Proposed rule sets nationwide standards for EV charging networks for all makes and models of cars.
On June 9, 2022, the Biden administration released new standards for its goal of building 500,000 electric vehicle ("EV") charging stations nationwide by 2030.
The U.S. Departments of Transportation ("DOT") and Energy announced a Notice of Proposed Rulemaking ("NPRM") creating minimum requirements for projects funded under the National Electric Vehicle Infrastructure ("NEVI") Formula Program (part of the Bipartisan Infrastructure Bill) and all public EV chargers funded by the Federal Highway Administration (Title 23, United States Code). The NEVI Formula Program authorized $5 billion in formula funding to states to build charging infrastructure along highway corridors.
The standards are designed to apply nationwide regardless of the operator or type of vehicle being charged. The rules would require federally funded charging stations to be built along interstate corridors within a mile of a major highway and no more than 50 miles apart. The NPRM covers the installation, operation, or maintenance of EV charging infrastructure; the interoperability of EV charging infrastructure; traffic control devices/on-premises signage; data, including reporting and privacy requirements (applicable only to NEVI Formula Program projects); network connectivity (including requiring chargers to be able to communicate using Open Charge Point Protocol, or OCPP, and ISO 15118); and free delivery of data to mobile apps on charging station locations, pricing, real-time availability, and accessibility.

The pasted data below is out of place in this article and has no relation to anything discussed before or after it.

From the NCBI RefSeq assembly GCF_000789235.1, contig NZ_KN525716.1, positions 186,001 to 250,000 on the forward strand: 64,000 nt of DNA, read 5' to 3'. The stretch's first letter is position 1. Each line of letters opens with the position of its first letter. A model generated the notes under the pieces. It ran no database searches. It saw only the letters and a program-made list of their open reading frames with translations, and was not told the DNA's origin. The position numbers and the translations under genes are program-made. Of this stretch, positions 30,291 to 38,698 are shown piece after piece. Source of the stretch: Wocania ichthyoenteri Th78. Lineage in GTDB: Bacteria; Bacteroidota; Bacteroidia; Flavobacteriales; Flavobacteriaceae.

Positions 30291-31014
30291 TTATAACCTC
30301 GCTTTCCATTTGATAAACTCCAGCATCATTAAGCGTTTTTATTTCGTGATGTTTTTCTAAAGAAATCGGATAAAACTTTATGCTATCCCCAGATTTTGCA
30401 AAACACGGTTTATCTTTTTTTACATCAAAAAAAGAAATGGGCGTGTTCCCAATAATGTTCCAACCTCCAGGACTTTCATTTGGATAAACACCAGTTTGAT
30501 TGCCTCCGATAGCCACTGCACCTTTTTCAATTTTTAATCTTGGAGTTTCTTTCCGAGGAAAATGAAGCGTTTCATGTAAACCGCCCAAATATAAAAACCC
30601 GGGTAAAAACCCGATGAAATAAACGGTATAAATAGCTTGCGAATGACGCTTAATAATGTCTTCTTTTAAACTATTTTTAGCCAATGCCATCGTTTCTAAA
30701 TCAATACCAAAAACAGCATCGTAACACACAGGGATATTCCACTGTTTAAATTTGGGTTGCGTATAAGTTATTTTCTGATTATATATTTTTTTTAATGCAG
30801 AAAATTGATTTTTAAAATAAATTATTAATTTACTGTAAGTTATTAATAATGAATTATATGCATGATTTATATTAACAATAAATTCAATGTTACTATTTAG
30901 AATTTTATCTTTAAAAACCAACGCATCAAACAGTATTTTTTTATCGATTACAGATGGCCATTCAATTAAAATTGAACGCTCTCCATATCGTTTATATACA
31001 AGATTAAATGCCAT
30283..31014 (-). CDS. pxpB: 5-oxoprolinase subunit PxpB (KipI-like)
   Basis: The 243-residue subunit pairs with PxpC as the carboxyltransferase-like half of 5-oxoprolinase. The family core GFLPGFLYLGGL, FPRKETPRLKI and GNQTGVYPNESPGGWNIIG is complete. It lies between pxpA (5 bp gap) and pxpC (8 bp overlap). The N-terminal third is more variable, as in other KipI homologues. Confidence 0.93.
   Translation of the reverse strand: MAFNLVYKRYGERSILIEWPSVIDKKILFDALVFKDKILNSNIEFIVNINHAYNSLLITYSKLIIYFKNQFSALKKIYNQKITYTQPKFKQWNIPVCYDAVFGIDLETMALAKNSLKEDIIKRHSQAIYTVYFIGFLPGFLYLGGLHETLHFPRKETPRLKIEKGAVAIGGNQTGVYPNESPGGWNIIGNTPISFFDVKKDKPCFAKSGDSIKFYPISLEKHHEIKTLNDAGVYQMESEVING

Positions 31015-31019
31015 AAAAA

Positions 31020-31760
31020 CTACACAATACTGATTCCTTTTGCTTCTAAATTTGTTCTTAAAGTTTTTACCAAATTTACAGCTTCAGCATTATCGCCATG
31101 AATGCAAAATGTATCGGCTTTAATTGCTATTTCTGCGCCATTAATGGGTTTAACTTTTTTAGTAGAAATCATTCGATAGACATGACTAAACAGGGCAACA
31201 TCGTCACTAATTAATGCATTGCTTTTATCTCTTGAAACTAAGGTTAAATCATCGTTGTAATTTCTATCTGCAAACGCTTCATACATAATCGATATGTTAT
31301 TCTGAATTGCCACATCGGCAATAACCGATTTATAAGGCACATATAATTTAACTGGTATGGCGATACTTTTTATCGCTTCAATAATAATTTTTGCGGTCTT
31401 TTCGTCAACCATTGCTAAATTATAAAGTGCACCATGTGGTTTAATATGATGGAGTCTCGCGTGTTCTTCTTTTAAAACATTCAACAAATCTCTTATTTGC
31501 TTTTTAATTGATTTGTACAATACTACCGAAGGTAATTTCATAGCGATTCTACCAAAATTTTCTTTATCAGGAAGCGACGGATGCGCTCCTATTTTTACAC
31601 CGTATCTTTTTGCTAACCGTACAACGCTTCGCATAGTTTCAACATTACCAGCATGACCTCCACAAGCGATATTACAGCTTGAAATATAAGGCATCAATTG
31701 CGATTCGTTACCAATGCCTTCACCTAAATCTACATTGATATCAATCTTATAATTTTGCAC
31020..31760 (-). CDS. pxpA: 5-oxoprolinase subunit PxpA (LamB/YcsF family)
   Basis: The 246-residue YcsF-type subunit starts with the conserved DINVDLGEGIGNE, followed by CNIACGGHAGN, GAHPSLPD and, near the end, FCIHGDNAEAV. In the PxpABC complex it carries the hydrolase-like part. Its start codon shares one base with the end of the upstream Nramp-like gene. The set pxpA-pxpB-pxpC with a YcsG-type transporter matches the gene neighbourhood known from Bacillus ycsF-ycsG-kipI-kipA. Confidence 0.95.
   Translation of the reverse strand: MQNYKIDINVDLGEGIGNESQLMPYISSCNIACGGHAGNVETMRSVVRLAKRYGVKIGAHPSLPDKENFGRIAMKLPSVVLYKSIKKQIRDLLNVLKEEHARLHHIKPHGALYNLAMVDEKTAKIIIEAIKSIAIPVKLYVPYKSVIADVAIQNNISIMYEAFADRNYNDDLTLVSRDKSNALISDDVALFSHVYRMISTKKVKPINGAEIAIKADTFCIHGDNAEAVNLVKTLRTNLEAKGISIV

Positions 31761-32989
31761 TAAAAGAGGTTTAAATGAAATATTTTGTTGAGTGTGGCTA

The NPRM also proposed the charging stations (i) connect using a common charging port type called the Combined Charging System and include adapters for all makes and models of EVs; (ii) contain a minimum of four DC charging ports; and (iii) provide contactless payment methods (including prohibiting requiring paid memberships or loyalty programs). The NPRM sets minimum power levels at or above 150kW (DC chargers) and, once met, for 240-volt AC chargers at least a maximum of 6 kW per port simultaneously, plus 24/7 operability, so that charging time is comparable to filling a gas tank. AC chargers must also be ENERGY STAR certified. Additionally, the standards establish workforce requirements, including certifications, for installation, maintenance, and operations.
The proposed rule is expected to be published in the Federal Register this week with a 60-day comment period to follow.
Clients should consider (i) if their current chargers and charging programs meet or exceed the federal guidelines (e.g., are eligible for the NEVI Formula Program); (ii) the impact on current supply agreements, manufacturer capabilities, and supply chain issues if demand for chargers and related parts increases significantly; and (iii) if the standards could impact battery range, reliability, or performance, including any modifications to planned software development updates or battery warranties.